At the Pirates, we like to try to guess what the pitch count will be for the Pirates’ starting pitcher. In honor of opening day today, I present a cheat sheet!
The graphs might be a little bit overkill, but it’s cool all the different ways you can visualize the this simple data. The number of pitches is distributed normally with a skew left. This skew occurs because there are instances when the pitcher has a bad day and gets pulled really early. To account for this, I excluded any outing that didn’t have more than 50 pitches. We will consider these as rare events, which we shouldn’t try to use in our prediction. The idea of the game is to hit the exact pitch count, and this would preclude a rare event from being factored in. I also used the median number of pitches instead of the average number of pitches for the same reason. We want to consistently pick numbers which are the most likely to get hit, not to try to predict every game.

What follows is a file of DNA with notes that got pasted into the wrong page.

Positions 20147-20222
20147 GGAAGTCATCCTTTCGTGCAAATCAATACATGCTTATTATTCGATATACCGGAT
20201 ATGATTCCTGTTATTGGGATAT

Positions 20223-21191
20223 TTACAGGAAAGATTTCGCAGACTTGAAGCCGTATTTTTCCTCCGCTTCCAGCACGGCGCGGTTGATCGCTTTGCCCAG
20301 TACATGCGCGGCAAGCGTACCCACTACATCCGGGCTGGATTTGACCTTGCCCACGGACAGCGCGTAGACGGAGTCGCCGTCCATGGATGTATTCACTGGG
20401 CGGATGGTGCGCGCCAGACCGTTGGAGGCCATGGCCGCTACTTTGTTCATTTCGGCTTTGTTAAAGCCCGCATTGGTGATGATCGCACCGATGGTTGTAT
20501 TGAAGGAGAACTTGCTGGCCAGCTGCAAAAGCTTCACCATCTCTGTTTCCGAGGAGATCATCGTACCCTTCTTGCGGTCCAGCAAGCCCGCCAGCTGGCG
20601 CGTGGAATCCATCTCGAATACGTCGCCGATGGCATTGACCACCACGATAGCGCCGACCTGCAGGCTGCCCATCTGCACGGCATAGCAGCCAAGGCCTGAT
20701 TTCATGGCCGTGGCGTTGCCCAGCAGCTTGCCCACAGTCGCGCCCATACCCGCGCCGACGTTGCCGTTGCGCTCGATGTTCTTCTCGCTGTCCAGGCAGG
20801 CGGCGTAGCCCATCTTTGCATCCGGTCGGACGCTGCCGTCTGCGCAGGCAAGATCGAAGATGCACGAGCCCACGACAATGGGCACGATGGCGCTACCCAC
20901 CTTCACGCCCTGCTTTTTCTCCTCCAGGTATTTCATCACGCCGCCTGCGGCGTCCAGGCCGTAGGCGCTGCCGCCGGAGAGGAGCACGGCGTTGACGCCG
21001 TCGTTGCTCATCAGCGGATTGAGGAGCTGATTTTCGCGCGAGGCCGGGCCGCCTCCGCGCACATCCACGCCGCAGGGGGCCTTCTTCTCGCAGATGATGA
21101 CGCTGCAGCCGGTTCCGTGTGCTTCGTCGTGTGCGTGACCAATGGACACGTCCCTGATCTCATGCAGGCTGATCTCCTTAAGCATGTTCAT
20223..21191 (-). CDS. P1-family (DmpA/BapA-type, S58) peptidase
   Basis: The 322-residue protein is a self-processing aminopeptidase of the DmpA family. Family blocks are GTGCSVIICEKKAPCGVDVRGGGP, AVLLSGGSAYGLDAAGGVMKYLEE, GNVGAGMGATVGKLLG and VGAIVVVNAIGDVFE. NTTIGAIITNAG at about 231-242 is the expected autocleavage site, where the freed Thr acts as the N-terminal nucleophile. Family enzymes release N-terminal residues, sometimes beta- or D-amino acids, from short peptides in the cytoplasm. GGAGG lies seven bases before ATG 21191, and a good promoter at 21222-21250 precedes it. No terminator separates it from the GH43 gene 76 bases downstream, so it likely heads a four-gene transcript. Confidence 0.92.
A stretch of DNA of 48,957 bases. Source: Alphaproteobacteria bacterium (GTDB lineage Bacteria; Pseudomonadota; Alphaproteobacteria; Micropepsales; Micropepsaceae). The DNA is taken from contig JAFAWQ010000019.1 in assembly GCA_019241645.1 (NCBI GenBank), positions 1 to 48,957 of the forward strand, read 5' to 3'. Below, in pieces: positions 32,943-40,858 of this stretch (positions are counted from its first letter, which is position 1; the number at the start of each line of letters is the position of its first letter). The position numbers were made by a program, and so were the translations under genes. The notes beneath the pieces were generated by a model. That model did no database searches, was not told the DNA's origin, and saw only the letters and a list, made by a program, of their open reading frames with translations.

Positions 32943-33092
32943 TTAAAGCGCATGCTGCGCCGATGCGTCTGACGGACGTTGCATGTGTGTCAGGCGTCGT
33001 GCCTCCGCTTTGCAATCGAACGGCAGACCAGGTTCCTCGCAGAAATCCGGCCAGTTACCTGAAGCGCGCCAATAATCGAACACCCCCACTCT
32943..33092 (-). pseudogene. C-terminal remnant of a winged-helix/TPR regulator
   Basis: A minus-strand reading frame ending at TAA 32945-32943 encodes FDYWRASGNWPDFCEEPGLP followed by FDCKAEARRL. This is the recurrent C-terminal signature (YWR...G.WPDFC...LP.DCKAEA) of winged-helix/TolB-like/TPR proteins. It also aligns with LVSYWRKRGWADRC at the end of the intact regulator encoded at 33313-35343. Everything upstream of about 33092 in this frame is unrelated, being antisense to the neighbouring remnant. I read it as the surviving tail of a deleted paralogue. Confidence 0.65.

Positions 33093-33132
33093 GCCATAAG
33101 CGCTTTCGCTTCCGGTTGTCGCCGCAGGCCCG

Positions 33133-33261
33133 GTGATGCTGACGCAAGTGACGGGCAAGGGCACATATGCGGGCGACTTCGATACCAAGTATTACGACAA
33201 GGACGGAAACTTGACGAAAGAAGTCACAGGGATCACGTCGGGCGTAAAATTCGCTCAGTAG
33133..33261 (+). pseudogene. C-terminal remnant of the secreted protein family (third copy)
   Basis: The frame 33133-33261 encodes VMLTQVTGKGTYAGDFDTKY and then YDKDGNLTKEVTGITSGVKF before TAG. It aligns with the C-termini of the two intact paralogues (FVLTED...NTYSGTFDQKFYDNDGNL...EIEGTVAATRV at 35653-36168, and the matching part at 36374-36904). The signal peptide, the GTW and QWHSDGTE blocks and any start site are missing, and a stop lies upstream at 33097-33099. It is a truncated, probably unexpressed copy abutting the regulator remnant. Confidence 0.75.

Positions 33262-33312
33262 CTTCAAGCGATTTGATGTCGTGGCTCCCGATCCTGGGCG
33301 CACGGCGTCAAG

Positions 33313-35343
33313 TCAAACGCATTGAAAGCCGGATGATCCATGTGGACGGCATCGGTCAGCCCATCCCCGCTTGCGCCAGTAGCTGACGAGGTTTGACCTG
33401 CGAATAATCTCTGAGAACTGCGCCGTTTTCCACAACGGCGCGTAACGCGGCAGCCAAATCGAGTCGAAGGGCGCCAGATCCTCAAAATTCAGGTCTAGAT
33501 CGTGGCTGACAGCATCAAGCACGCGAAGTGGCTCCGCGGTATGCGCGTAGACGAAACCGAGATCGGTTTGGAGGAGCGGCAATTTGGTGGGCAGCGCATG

The idea of using the median over the mean is important when there is a skew to the normal distribution of the data. This is important for something like income. There is a huge skew for incomes across the entire US population since there are so few people that make outrageous amounts of money. The mean of incomes will be much higher than the median of incomes. The median will be much more representative of the central tendency of the data.
So applying this to the pitch count, the short outings are rare and the mean doesn’t represent the most probable outcome for the day.
Happy Opening Day!